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Jones v. Alayon – Challenging the Seat Belt Defense

Florida law – specifically F.S. 316.614 – requires all front seat passengers and anyone under the age of 18 to be restrained by the proper safety belt system, whether that’s a seat belt or a car seat or a booster seat. OLYMPUS DIGITAL CAMERA

There are a few exceptions (school buses, farming vehicles, large trucks, motorcycles, etc.), but generally, most vehicles are included in this requirement.

In addition to the fact that wearing one’s seat belt is a legal requirement and is known to reduce injuries, there is another key incentive: Failure to do so in Florida could result in a finding of comparative negligence, which could reduce the overall damages to which you may be entitled in a traffic accident lawsuit. This is true even when the injured person had no other responsibility in causing the crash.

Our Palm Beach auto collision lawyers want to be very clear here: Failure by victim to wear a seat belt does not mean the courthouse doors are closed. Because Florida follows a pure comparative fault model when it comes to plaintiff liability, even plaintiffs who are 99 percent liable for their own injuries can still collect damages on that 1 percent of fault held by someone else.

So failure to wear a seat belt, particularly when plaintiff was not to blame for the crash, will not bar the claim.

The recent case of Jones v. Alayon, reviewed by Florida’s 4th DCA, is a good example.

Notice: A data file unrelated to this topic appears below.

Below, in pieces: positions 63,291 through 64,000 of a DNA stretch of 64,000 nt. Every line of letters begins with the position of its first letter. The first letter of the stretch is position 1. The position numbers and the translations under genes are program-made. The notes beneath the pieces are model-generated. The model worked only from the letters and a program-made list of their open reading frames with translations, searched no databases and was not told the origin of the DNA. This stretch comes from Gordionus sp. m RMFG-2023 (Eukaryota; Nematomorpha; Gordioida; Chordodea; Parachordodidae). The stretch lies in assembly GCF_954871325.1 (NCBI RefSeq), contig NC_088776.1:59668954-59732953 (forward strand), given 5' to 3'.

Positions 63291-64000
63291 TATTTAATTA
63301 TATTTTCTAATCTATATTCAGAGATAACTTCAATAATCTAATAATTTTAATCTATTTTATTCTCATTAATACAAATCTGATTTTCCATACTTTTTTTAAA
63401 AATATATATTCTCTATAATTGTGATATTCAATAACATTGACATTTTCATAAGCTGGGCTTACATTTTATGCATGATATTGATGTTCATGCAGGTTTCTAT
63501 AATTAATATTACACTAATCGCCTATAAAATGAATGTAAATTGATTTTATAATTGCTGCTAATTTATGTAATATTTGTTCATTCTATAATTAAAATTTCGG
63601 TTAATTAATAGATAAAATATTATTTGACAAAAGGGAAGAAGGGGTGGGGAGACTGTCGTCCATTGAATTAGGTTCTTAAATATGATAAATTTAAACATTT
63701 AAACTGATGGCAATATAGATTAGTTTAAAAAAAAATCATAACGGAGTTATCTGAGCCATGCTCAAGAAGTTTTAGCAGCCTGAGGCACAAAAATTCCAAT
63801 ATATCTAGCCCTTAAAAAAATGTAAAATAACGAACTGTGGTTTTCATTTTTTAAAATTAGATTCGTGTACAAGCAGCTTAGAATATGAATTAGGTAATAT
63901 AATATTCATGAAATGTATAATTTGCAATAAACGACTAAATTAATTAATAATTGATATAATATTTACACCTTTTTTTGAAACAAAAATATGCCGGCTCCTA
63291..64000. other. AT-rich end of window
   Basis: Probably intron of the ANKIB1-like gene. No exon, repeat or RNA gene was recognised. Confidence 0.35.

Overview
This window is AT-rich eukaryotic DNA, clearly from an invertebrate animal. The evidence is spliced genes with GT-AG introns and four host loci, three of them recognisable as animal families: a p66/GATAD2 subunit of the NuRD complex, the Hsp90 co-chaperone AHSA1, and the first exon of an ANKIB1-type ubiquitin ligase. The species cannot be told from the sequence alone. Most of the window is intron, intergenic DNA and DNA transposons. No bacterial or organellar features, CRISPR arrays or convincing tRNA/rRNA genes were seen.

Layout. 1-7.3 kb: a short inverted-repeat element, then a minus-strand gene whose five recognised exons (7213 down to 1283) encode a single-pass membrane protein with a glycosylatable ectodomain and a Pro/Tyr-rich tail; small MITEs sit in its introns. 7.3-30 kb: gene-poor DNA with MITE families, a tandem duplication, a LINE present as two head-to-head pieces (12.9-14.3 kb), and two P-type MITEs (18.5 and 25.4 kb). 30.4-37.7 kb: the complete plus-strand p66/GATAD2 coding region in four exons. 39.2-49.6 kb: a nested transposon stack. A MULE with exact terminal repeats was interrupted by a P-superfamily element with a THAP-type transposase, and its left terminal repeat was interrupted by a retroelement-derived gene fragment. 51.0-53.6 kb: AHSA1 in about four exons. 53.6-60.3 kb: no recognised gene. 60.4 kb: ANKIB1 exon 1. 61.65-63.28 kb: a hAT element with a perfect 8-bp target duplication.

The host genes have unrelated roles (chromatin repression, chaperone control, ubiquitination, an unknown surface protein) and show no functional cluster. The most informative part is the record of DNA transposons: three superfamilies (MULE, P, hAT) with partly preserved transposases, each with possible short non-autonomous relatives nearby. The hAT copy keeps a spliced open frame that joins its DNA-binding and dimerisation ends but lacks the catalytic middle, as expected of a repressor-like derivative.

The lawsuit was filed by the daughter of a man killed after his vehicle was struck by an off-duty police officer who fled the scene. The impact of the crash sent the decedent into a guardrail, overturned the vehicle and ejected him. He was subsequently struck by several other vehicles. Authorities said he died either upon impact with the pavement or from being struck by other cars. He was not wearing a seat belt.

But his daughter argued he always did. The only reason he wasn’t this time, she said, was because several coins had gotten stuck in the seat belt, the result of her father digging around in his pocket for change at the tolls. She had unsuccessfully tried to help him get the coins out with a tweezer two weeks earlier. They concluded a new seat belt was necessary, but he hadn’t had time to have it replaced when the accident occurred.

Defendant, who was ultimately arrested and criminally charged, offered an affirmative offense in the civil case, conceding his negligence caused the crash. However, he argued, he was not responsible for the extent of decedent’s injuries because they would not have been so severe had he been buckled up.

Plaintiff countered the seat belt defense shouldn’t be allowed in this case because the seat belt in question wasn’t operable. Defense countered by arguing decedent was negligent in causing the defect and in failing to fix it.

Jurors agreed with the defense, and assigned just 30 percent of the blame to defendant and 70 percent of the blame to decedent. Of a nearly $330,000 verdict, plaintiffs would only receive about $94,000.

Plaintiffs appealed, but the 4th DCA found no abuse of trial court discretion.

The seat belt defense isn’t always raised in cases where injured or decedents were not wearing a seat belt, but injury lawyers must be prepared for the possibility. Our attorneys understand that every case is different, and we are prepared to meet each unique challenge with compassion and a desire for justice.

Call Freeman Injury Law — 1-800-561-7777 for a free appointment to discuss your rights.

Additional Resources:

Jones v. Alayon, April 8, 2015, Florida Fourth District Court of Appeal

More Blog Entries:

Fatal Florida Van Crash Investigated by Federal Authorities, April 4, 2015, Palm Beach Accident Lawyer Blog

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